The New Normal

Rules of Hockey

An umpire coaching video popped up on my Facebook Timeline a few days ago and this was inserted at the beginning of it.

There is nothing in the Rules of Hockey which supports either of those statements. The passer’s responsibility for the consequences of his passing action does not end the moment he has raised the ball above and beyond near opponents, and the second statement could be a contradiction of the second clause of Rule 9.8 Dangerously Played ball which reads:-

9.8 Players must not play the ball dangerously or in a way which leads to dangerous play.
A ball is also considered dangerous when it causes legitimate evasive action by opponents.
The penalty is awarded where the action causing the danger took place.


(Note from where danger was caused which is NOT necessarily from where it occurred)

To state – as the text does – that the lifter of a ball will NEVER be penalised for the action of lofting the ball to fall onto/into a crowded space (and therefore a space occupied by players of opposing teams who might compete for the falling ball) when and where that action took place, is bizarre and utterly wrong.

When a player chooses to loft the ball with a scoop so that it will land on the position of a team-mate who is closely marked by an opponent, the passer has chosen to carry out an action that is potentially dangerous, because that opponent and the passer’s team-mate may choose to complete for the ball as it falls.

Rule 9.10 stipulates that in these circumstances the same team player must allow the opposing player to receive and control the ball. If he does not, but instead contests for the ball he has committed a dangerous play offence contrary to Rule 9.10, and the lifter of the ball (the passer) has committed an offence contrary to Rule 9.8.

A Free ball obviously cannot be awarded in two different places simultaneously so clearly the first offence (the lifting of the ball into a contested area) as the first offence, must be penalised first (with a Free ball or a penalty corner as appropriate (if for example, the ball was lofted from within the passer’s own 23m area, a penalty corner for a deliberate offence in that area). The second offence, (contesting for the falling ball) is a breaking down of play with deliberate dangerous play and should result in at least a Green Card for the offender. This would be both correct (Rule compliant) and fair.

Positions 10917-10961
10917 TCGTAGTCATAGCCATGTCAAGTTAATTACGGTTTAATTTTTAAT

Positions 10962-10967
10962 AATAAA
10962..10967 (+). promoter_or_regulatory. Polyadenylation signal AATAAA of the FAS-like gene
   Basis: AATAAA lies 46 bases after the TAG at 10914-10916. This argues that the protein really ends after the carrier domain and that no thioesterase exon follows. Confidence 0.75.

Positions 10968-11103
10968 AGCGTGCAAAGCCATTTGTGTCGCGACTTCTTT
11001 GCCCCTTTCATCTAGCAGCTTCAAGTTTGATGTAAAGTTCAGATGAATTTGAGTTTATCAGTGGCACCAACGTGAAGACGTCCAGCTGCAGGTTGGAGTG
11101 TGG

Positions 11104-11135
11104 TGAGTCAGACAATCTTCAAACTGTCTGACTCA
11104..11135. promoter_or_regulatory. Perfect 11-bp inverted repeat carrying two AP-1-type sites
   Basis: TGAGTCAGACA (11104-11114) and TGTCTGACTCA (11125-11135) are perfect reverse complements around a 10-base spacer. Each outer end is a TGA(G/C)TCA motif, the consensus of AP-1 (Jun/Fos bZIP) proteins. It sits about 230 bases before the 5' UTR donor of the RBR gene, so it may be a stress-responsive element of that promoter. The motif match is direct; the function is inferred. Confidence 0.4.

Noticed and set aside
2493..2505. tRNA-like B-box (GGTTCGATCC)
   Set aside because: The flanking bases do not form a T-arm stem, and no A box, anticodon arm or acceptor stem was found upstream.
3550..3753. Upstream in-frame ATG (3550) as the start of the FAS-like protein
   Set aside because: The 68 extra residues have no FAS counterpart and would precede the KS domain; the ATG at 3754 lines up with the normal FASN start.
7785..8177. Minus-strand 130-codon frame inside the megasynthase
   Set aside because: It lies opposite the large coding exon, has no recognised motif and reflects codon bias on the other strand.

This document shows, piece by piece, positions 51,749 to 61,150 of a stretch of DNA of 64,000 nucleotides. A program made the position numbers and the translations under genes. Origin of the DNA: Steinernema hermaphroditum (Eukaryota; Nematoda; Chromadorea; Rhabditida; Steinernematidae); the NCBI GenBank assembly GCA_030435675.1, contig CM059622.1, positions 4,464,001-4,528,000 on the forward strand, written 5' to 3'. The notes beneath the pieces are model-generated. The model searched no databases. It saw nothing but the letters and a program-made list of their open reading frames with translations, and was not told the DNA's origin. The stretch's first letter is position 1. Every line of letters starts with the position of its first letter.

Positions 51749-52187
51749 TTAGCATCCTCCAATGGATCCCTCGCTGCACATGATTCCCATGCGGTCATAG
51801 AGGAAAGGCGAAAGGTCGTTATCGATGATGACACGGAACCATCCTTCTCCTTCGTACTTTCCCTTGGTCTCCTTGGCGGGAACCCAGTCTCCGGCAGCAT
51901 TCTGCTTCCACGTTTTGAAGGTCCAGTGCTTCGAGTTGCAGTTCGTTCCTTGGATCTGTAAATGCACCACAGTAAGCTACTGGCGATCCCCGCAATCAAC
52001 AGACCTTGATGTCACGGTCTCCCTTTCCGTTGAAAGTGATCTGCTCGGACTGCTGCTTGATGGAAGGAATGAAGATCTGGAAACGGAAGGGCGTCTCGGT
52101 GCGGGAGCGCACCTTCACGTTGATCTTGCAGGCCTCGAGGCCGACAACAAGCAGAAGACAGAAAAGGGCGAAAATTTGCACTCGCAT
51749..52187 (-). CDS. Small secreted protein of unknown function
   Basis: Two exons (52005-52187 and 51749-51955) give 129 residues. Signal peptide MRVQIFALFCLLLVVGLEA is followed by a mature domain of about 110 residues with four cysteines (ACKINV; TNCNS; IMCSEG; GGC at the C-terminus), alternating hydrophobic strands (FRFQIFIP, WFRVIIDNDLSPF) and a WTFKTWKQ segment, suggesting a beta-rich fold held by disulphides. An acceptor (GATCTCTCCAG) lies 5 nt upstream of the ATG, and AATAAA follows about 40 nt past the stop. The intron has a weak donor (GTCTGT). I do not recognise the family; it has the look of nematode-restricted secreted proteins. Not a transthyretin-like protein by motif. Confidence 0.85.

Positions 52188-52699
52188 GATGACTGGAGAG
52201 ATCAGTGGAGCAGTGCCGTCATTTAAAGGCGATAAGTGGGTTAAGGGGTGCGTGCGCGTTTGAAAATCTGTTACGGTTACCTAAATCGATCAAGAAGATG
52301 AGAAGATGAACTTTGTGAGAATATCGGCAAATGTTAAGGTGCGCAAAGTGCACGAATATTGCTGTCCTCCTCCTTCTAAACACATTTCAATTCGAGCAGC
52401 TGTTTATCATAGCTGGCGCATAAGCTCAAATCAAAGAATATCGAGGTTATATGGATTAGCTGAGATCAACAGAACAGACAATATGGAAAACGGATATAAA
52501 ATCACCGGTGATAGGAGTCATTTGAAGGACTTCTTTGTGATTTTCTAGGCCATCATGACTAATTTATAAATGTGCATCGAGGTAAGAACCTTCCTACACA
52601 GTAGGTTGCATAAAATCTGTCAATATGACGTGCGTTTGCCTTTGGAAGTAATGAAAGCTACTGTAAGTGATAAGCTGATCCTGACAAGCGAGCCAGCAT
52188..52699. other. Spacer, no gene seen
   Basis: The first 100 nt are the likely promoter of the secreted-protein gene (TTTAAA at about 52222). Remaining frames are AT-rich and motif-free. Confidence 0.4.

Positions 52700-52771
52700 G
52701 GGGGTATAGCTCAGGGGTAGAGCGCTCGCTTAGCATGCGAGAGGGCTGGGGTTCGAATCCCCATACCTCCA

When should a Free ball be awarded at the point the ball was landing? When and only when the same team player was in free space or made a lateral run to create space to receive a ball lofted to land wide of his position or more than 5m short of his position (if he is closely marked) or alternatively beyond his position AND an opponent who was 5m or more from the intended receiver at the time the ball was raised closed to within 5m of the intended receiver while the ball was in the air and/or before it had been controlled on the ground by the receiver (this intended receiver is in these circumstances i.e when in free space or moving into free space, as the overhead pass is made, referred to as the initial receiver).

What should happen if the ball is lofted to fall onto a position where two or more opposing players might contest for it? The intended receiver (the player of the same team as the passer) should allow an opposing player to receive the ball and play it into his control on the ground. An opponent must not interfere with or influence the play of the receiver while the ball is being so received.

Has there been an offence by the player who lofted the pass when his team-mate closes on an opposing initial receiver from beyond 5m? No, the situation was safe at the time the ball was raised. The sole offender in these circumstances is the team -mate who encroaches on the opponent.

Rule 9.8 stipulates offence when the overhead pass leads to actual dangerous play. A withdrawing action from the intended receiver (that allows the opponents to receive and control the ball on the ground) therefore nullifies the potentially dangerous play of the passer. Even if it was considered that there was an offence by the passer in these circumstances it would be unnecessary to impose penalty because opponents would not be disadvantaged by his reckless passing action, play should continue with advantage to the opposing team. However a word of caution from the umpire to the passer would not be amiss when potentially dangerous play like this occurs, even when danger is averted by third party action.

P.S. There is no launch pad for a pass (just as there is no “Covid roadmap”)

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